Involvement of the pyrilamine transporter, a putative organic cation transporter, in blood-brain barrier transport of oxycodone

Takashi Okura, Asami Hattori, Yusuke Takano, Takenori Sato, Margareta Hammarlund-Udenaes, Tetsuya Terasaki, Yoshiharu Deguchi

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119 Citations (Scopus)

Abstract

The purpose of this study was to characterize blood-brain barrier (BBB) transport of oxycodone, a cationic opioid agonist, via the pyrilamine transporter, a putative organic cation transporter, using conditionally immortalized rat brain capillary endothelial cells (TR-BBB13). Oxycodone and [3H]pyrilamine were both transported into TR-BBB13 cells in a temperature- and concentration-dependent manner with Km values of 89 and 28 μM, respectively. The initial uptake of oxycodone was significantly enhanced by preloading with pyrilamine and vice versa. Furthermore, mutual uptake inhibition by oxycodone and pyrilamine suggests that a common mechanism is involved in their transport. Transport of both substrates was inhibited by type II cations (quinidine, verapamil, and amantadine), but not by classic organic cation transporter (OCT) substrates and/or inhibitors (tetraethylammonium, 1-methyl-4-phenylpyridinium, and corticosterone), substrates of OCTN1 (ergothioneine) and OCTN2 (L-carnitine), or organic anions. The transport was inhibited by metabolic inhibitors (rotenone and sodium azide) but was insensitive to extracellular sodium and membrane potential for both substrates. Furthermore, the transport of both substrates was increased at alkaline extracellular pH and decreased in the presence of a protonophore (carbonyl cyanide-p-trifluoromethoxyphenylhydrazone). Intracellular acidification induced with ammonium chloride enhanced the uptakes, suggesting that the transport is driven by an oppositely directed proton gradient. The brain uptake of oxycodone measured by in situ rat brain perfusion was increased in alkaline perfusate and was significantly inhibited by pyrilamine. These results suggest that blood-brain barrier transport of oxycodone is at least partly mediated by a common transporter with pyrilamine, and this transporter is an energy-dependent, proton-coupled antiporter.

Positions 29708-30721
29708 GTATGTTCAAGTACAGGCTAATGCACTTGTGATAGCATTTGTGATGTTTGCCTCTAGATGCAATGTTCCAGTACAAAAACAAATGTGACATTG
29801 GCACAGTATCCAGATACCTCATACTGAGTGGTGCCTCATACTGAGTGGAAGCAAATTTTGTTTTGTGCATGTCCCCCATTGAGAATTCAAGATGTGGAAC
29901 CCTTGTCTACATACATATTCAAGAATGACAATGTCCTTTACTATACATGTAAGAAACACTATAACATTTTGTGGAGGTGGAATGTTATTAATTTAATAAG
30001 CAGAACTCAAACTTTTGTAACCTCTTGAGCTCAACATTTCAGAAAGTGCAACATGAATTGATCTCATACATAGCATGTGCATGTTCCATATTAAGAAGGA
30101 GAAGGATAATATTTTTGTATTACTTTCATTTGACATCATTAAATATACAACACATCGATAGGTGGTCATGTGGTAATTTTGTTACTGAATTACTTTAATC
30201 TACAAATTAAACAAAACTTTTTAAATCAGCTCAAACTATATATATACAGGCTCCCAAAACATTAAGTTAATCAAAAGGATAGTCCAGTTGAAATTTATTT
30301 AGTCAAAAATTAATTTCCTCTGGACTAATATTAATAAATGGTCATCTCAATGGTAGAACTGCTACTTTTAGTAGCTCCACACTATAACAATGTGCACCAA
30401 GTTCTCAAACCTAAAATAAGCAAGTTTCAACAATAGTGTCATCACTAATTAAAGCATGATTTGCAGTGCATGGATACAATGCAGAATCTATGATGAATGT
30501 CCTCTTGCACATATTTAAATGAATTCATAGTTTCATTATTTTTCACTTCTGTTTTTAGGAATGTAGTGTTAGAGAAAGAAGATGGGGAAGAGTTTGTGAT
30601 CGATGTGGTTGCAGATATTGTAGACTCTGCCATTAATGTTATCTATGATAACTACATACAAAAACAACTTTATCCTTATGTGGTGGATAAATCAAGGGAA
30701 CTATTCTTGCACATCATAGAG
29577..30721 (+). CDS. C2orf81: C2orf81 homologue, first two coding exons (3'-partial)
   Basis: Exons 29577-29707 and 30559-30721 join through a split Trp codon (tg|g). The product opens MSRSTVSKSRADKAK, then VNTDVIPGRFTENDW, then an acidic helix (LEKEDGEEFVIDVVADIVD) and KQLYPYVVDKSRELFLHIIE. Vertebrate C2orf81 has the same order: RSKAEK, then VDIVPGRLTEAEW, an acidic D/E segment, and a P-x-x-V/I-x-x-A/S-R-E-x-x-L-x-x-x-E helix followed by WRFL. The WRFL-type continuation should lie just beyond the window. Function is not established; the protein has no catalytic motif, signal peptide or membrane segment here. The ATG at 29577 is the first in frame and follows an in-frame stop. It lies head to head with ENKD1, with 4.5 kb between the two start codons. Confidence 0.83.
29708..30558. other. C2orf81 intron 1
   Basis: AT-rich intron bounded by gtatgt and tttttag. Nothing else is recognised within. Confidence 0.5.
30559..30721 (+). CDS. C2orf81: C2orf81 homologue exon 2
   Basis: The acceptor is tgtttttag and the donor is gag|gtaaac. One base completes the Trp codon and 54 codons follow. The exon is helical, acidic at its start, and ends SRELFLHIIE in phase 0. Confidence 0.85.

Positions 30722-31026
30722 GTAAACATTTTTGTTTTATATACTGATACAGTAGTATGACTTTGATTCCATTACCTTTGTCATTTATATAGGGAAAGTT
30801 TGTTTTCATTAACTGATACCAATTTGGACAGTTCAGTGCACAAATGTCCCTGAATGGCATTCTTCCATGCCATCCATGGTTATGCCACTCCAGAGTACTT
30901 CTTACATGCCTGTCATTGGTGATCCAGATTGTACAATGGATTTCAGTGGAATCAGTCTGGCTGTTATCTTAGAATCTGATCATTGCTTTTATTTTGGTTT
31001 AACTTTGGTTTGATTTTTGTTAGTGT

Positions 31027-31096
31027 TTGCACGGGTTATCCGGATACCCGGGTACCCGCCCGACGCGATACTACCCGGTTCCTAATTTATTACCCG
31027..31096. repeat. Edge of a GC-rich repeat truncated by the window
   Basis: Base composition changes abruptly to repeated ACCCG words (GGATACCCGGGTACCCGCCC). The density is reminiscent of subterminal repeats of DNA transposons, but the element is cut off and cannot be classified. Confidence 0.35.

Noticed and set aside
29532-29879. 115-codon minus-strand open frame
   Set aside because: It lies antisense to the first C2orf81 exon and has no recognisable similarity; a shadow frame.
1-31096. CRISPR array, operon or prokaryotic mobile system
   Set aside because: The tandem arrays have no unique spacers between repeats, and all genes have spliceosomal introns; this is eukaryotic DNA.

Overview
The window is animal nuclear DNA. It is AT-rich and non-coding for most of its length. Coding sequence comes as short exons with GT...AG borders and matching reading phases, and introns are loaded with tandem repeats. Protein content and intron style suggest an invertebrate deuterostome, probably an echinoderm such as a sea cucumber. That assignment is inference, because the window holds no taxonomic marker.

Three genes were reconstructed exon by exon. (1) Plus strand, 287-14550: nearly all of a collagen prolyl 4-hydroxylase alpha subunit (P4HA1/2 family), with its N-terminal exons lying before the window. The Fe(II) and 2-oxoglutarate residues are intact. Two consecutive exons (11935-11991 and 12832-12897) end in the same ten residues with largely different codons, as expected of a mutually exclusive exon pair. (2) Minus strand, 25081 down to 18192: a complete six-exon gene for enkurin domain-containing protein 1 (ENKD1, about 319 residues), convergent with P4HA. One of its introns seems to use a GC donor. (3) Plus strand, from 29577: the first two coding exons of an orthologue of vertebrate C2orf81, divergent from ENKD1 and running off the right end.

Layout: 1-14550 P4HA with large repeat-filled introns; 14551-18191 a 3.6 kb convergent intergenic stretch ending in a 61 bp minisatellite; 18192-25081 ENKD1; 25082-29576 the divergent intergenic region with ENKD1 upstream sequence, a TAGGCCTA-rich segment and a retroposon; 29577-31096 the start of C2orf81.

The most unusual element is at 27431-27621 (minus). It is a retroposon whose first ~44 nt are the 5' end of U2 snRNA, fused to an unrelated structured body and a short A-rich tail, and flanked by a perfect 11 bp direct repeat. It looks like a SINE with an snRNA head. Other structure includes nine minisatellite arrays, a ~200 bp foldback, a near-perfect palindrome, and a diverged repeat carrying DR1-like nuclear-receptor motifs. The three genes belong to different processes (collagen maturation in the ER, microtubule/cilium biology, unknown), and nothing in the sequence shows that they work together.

Original languageEnglish
Pages (from-to)2005-2013
Number of pages9
JournalDrug Metabolism and Disposition
Volume36
Issue number10
DOIs
Publication statusPublished - 2008 Oct 1

ASJC Scopus subject areas

  • Pharmacology
  • Pharmaceutical Science

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